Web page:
May 12, 2020

This is my second day of being suspended.

Dear Dad,

 I’ve got some time to write you a long letter today, since this is my second day of being suspended from school.

 Only a few minutes after I mailed your last letter, Brian Haase called me at home, a bit frantic. “Trevor! Caulkins is gonna call you any minute! I just got off the phone with him!” Mr. Caulkins is our vice principal.

 “What’d he say?” For some reason, I was way calmer than Brian. I guess because I pretty much knew this was coming.

 “He said I was suspended for two days! My mom is really pissed! I gotta go!”

 I hung up the phone and jogged into the living room to tell Mom. I still figured it would be better for her to hear it from me first.

 “Mom, I gotta talk to you.” She closed her book over one hand and looked at me. The way her mouth was opened and her eyebrows were pushed together, I could tell she was waiting for me to confess something. She just didn’t know what. “The vice principal’s gonna call any minute, because I’m gonna be in trouble at school.”

 “What did you do?” She pulled her hand out of the book and closed the book shut, losing her place.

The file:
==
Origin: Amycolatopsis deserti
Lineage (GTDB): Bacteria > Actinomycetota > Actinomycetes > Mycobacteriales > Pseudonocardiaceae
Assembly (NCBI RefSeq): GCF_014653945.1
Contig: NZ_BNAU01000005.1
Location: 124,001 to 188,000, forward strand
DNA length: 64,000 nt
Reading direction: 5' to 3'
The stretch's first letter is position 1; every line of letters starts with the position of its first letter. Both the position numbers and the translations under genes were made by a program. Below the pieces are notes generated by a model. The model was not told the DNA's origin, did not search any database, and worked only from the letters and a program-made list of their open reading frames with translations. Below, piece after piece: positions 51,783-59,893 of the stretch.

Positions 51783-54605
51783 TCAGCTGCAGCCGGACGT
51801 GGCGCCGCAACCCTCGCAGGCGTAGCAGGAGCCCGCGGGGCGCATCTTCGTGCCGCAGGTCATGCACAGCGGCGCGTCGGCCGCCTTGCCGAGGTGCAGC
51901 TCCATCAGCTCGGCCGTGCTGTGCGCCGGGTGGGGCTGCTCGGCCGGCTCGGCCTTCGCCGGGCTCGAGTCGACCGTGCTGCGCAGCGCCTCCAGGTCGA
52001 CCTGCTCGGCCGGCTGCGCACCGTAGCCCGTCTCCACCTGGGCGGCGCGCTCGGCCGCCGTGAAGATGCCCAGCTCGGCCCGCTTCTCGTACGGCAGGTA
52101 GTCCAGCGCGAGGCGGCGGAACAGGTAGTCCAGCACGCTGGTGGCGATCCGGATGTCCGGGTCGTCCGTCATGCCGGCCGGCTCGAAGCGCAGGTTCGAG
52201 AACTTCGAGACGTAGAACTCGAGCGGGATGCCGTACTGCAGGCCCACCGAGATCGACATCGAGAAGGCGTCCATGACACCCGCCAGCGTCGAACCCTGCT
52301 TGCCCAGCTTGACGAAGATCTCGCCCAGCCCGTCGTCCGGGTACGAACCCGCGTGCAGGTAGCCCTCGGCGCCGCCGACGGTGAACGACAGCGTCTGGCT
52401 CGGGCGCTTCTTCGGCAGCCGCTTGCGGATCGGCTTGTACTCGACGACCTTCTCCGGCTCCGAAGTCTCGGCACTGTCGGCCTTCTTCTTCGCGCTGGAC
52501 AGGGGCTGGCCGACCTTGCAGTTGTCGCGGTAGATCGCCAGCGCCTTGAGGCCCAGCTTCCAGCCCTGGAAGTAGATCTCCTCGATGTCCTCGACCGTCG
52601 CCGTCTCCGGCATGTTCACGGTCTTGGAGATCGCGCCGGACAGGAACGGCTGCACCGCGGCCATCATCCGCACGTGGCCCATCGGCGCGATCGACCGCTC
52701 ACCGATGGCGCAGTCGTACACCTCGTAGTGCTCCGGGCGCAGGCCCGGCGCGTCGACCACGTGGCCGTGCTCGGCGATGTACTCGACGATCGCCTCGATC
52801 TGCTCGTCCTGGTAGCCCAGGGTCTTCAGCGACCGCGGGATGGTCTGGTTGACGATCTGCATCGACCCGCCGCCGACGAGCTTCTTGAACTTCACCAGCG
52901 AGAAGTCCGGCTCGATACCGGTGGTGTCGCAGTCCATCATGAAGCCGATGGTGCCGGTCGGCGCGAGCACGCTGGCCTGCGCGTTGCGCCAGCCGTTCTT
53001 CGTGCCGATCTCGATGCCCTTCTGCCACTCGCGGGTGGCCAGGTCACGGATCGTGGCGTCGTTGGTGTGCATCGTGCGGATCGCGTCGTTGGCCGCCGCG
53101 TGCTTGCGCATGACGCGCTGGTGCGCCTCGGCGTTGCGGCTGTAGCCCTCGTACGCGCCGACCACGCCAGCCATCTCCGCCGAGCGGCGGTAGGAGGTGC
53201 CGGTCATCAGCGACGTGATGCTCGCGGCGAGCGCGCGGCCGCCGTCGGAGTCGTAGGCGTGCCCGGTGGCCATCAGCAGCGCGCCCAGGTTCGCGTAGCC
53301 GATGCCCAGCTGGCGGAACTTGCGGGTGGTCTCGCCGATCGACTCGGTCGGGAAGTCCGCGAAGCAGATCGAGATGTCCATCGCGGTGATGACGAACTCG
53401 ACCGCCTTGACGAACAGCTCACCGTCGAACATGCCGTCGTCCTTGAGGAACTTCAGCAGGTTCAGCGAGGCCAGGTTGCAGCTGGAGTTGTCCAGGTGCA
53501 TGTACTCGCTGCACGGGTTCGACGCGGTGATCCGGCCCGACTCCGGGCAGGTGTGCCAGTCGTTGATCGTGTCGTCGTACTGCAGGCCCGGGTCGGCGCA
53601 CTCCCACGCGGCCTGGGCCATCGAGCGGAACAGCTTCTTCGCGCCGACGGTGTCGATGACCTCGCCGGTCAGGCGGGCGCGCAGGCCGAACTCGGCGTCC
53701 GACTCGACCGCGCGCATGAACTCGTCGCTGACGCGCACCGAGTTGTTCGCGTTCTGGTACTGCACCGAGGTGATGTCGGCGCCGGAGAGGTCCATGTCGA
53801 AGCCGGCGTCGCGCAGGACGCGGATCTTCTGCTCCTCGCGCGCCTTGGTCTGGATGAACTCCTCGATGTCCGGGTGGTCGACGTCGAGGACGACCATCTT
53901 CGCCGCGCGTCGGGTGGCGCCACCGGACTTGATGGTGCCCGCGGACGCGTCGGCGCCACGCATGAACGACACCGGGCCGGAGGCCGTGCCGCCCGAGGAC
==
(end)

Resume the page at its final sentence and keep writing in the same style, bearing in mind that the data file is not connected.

“You know those cookies me and Brian made for the cookie contest? We kind of put Ex-Lax in them. And the teachers—”

 “You what?”

 “We put Ex-Lax in the cookies we made. For the teachers.”

 Bang. She exploded. I was surprised how mad she got and how fast she got there. She kept yelling “You had no right,” and yelled how I might have sent someone to the hospital. She was right in the middle of her rant when the phone rang, which didn’t help. I answered it.

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 Caulkins asked me if I knew why he was calling. I said I was pretty sure I did. He asked if I’d like to tell him why. I lied and said I would. Then I told him. He let me know how sick some of the teachers had become, especially Mrs. Fletcher, who I guess spent most of the evening in bed, although I bet she actually spent most of the day in the bathroom. After he told me I was suspended, he asked to talk to my mom. I handed her the phone and listened. She said yes a lot and thanked Caulkins for calling. I bet she really wasn’t very thankful.

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 Mom was a bit calmer when she got off the phone, but she was really mad. She acted like I’d done something dangerous. Then she grounded me for two weeks, which seems about right to me. I didn’t mind, really.

 I go back to school tomorrow, because this is the last day of my suspension. All in all not too bad. I hope the teachers don’t hate me, though. And I’m glad it helped you.

 Your son,

 Trevor

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